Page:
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Monday, 21 February 2011
Page: 749

Mr HUSIC (11:10 AM) —At the outset, I welcome the fact that the member for Murray has brought this resolution forward and has sought to put a spotlight on what would be a matter of concern to a large number of people. I was particularly moved by the points she raised in relation to Vanessa. It would be difficult not only to have to deal with that situation of the loss of two young lives but, on top of that, to have overlaid the suggestion of wrongdoing. I note that the member for Murray made reference to the fact that they maintained a dignified silence. I think many people in similar situations would be sorely tested to have to deal with two compounding and compelling issues: (1) the deaths and (2) the suggestion of something that was inappropriate.

I was going to make reference to smoke detectors. In my home state of New South Wales it is now, as a result of state legislation, compulsory to fit homes with smoke detectors, because it has been the silent killer of many that they have been unaware that their homes have been on fire and, as a result of carbon monoxide, they have been unable to respond to that fatal incident occurring in their homes.

It is interesting to note that there has not been any significant work done to study emissions that occur within homes and whether or not those homes are able to, through design, ensure adequate ventilation. I know that we are talking about detection and response, but another silent killer is the way in which homes have been constructed over the years and the way in which certain designs would, for example, encourage the retention of certain emissions that, of themselves, would cause harm over time.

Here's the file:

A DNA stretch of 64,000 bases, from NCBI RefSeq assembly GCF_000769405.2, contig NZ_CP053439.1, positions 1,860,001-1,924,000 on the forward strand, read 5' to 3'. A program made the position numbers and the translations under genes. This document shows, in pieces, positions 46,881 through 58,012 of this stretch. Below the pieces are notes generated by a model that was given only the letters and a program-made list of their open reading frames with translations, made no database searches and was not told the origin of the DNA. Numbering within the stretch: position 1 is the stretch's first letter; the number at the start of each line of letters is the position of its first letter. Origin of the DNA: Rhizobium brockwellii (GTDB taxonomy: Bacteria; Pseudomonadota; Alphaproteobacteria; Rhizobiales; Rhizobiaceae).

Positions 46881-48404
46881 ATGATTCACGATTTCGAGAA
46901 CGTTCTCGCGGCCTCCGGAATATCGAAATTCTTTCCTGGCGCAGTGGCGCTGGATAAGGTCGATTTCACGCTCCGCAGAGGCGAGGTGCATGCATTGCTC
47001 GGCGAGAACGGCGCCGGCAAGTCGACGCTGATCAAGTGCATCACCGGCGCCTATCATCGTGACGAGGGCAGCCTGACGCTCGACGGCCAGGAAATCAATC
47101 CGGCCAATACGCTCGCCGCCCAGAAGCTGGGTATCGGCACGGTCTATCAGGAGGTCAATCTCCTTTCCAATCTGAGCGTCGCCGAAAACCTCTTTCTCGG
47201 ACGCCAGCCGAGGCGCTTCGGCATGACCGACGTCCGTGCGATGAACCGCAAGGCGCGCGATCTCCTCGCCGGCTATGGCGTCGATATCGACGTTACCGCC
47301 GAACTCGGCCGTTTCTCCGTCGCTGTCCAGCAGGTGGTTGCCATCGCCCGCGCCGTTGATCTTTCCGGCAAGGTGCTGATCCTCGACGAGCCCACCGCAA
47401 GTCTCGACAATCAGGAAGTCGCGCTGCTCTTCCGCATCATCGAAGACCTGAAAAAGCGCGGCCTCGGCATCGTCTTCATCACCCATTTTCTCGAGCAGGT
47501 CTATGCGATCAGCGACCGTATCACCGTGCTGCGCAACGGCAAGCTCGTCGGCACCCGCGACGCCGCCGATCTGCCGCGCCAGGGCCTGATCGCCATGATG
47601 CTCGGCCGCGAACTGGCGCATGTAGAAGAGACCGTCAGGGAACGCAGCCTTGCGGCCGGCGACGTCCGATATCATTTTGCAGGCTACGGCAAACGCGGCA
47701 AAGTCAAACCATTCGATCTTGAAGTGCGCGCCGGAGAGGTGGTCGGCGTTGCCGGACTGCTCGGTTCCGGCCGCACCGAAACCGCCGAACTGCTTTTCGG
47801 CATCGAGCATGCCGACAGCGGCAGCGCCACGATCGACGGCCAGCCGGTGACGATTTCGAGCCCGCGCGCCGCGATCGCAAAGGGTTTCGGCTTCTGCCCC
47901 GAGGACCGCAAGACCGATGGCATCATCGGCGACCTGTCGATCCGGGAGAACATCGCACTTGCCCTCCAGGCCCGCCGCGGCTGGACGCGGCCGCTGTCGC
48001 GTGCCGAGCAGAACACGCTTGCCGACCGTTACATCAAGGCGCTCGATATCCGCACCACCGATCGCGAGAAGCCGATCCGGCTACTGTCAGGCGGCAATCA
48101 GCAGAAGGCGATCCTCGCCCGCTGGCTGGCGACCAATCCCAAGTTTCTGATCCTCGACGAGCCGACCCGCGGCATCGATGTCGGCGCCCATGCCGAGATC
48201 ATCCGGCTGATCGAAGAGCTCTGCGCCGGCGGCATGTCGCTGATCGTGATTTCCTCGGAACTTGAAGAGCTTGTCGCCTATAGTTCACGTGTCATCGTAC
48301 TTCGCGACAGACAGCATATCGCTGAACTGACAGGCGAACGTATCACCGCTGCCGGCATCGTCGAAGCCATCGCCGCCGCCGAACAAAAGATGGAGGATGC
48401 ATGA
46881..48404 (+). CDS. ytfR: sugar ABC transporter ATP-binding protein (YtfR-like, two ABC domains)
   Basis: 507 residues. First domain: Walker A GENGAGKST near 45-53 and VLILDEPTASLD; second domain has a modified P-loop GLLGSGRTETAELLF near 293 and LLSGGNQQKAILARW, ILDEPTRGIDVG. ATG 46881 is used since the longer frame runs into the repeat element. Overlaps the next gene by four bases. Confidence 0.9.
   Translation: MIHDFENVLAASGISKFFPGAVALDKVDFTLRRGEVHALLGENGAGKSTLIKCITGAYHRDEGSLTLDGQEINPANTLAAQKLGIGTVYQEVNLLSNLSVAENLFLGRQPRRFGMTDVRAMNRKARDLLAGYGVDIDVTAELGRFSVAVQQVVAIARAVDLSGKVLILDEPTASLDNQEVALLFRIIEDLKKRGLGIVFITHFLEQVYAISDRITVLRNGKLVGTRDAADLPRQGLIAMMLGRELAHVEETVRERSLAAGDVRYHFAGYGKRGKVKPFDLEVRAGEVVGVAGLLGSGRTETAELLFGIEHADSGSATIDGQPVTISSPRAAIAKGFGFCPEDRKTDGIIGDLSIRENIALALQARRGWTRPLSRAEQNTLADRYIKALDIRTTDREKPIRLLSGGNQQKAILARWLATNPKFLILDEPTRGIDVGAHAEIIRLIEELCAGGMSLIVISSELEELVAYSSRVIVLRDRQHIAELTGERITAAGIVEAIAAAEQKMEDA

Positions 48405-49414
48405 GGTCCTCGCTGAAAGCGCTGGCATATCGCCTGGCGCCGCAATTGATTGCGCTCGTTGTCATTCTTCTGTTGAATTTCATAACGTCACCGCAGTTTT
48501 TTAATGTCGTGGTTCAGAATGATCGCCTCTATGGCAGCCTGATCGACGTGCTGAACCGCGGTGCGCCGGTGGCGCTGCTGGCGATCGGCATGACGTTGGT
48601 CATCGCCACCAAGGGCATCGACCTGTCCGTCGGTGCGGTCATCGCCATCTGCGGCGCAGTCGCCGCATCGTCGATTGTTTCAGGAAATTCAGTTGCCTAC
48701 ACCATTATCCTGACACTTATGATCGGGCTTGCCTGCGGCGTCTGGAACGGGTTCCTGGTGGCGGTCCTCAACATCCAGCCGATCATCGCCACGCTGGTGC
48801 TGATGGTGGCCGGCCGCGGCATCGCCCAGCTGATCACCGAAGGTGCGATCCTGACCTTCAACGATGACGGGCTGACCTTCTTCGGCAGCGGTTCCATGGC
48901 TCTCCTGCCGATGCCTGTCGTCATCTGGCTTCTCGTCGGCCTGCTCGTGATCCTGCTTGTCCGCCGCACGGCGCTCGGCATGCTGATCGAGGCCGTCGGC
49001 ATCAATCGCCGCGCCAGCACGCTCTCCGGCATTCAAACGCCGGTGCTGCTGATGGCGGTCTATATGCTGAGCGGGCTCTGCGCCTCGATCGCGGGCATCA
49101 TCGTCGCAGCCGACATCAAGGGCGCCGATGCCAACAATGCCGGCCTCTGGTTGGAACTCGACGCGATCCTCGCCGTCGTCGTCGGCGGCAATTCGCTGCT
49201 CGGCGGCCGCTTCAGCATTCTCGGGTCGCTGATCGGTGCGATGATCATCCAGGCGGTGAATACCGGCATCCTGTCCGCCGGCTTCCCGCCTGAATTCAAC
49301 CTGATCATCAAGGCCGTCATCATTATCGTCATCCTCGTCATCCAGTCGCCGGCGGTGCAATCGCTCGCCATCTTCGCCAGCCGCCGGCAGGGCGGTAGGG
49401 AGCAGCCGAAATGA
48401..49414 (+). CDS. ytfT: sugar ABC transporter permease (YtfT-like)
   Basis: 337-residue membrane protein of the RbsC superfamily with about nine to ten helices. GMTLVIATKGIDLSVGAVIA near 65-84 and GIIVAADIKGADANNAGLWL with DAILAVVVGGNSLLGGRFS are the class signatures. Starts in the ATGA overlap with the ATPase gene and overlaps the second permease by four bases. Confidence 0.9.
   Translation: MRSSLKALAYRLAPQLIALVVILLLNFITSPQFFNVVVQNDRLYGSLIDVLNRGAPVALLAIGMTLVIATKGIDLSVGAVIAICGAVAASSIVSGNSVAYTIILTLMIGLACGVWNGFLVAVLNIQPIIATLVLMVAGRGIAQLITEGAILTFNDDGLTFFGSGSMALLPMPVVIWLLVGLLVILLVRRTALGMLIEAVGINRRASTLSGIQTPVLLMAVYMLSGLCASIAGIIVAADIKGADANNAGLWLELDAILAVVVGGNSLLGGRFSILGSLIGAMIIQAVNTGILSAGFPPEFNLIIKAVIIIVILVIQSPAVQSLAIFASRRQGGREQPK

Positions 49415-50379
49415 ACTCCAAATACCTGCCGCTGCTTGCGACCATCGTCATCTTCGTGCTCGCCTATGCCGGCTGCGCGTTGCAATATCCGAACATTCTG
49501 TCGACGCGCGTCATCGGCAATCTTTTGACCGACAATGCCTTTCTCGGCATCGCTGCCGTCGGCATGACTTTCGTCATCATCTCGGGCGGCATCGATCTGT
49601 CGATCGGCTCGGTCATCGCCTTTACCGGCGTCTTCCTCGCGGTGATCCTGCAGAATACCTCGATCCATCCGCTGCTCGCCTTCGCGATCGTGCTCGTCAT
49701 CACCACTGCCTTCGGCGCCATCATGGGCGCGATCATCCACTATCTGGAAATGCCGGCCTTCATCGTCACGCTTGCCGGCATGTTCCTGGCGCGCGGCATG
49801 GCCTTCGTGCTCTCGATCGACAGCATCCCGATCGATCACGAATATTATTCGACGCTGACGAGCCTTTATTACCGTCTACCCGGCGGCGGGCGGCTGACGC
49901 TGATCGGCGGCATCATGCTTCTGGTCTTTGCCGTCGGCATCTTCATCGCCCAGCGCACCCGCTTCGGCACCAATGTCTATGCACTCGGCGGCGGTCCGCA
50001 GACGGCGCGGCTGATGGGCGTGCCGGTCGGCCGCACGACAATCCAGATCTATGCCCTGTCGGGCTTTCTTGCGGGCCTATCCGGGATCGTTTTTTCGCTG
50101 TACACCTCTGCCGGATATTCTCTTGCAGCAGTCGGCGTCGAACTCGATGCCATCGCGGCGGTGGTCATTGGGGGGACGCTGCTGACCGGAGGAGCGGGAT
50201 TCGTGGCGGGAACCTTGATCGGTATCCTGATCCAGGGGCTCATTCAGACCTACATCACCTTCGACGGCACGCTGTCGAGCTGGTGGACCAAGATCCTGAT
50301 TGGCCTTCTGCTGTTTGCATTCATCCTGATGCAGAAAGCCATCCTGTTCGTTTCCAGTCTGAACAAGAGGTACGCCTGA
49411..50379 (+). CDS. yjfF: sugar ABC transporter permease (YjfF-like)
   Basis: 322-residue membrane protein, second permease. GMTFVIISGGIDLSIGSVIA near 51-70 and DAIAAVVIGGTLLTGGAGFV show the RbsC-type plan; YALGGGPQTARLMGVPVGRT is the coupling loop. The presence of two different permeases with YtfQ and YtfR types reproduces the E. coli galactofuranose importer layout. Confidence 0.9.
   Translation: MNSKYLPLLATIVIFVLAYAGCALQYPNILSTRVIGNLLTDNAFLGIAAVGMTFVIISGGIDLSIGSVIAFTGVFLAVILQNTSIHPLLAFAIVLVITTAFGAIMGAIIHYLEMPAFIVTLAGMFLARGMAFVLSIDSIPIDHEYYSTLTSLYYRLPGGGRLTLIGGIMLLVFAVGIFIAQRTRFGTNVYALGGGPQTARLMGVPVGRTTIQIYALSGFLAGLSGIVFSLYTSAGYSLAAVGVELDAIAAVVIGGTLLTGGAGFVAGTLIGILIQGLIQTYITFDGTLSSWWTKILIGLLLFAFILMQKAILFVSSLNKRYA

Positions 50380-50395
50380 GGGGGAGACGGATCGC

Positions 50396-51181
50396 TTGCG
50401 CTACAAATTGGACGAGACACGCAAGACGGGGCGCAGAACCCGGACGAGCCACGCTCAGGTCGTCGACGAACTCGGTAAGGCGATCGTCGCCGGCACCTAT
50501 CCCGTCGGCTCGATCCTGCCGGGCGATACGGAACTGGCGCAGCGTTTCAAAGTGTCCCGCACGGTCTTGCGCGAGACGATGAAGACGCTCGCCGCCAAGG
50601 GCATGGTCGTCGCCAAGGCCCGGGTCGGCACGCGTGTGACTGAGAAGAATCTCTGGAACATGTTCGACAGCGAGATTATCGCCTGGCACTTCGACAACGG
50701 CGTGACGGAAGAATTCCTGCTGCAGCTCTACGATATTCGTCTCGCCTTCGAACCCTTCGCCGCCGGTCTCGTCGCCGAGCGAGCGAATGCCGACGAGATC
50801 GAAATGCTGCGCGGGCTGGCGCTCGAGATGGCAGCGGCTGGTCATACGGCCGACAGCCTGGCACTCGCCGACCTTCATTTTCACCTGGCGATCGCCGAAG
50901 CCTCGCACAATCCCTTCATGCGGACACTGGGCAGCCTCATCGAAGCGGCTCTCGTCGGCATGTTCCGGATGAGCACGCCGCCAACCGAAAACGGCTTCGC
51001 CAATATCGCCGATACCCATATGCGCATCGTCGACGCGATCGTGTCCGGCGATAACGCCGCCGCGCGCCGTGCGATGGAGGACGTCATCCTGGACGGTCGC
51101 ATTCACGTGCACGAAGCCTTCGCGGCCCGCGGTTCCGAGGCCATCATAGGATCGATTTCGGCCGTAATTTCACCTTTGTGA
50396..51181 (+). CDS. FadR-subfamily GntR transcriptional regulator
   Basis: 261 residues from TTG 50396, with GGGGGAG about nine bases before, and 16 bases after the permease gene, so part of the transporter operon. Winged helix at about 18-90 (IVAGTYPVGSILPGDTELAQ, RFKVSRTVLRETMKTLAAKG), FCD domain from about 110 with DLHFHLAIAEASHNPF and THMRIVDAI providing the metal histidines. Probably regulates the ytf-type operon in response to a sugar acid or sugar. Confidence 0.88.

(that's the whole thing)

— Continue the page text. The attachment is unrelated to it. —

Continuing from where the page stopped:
It has been brought to my attention that the CSIRO has been involved and that there has been a study conducted through the Centre for Australian Weather and Climate Research. It was probably the first study done in Australia—because there had been no extensive studies of indoor air quality—to look at typical dwellings in Australia and to determine whether or not those dwellings are having an impact on the retention of certain emissions within homes. In particular, they found that, in the construction of homes that have garages connected with indoor access, the emissions themselves are higher because of, basically, the movement and retention of those emissions within homes, particularly during the morning hours between seven and eight, when obviously you have people departing for work, school or other activities and the operation of vehicles so close to those premises ensures the retention of those emissions within indoor premises. It is worth noting as well that this study was conducted over the winter of 2008, and there was further follow-up with a number of homes—40, off the top of my head—in 2009. So it is a relatively recent study which it has been important to conduct. They observed a number of pollutants—not just carbon monoxide but formaldehyde amongst others. They said that the concentration of indoor air pollutants observed in the study is comparable with concentrations observed in previous studies in Australia.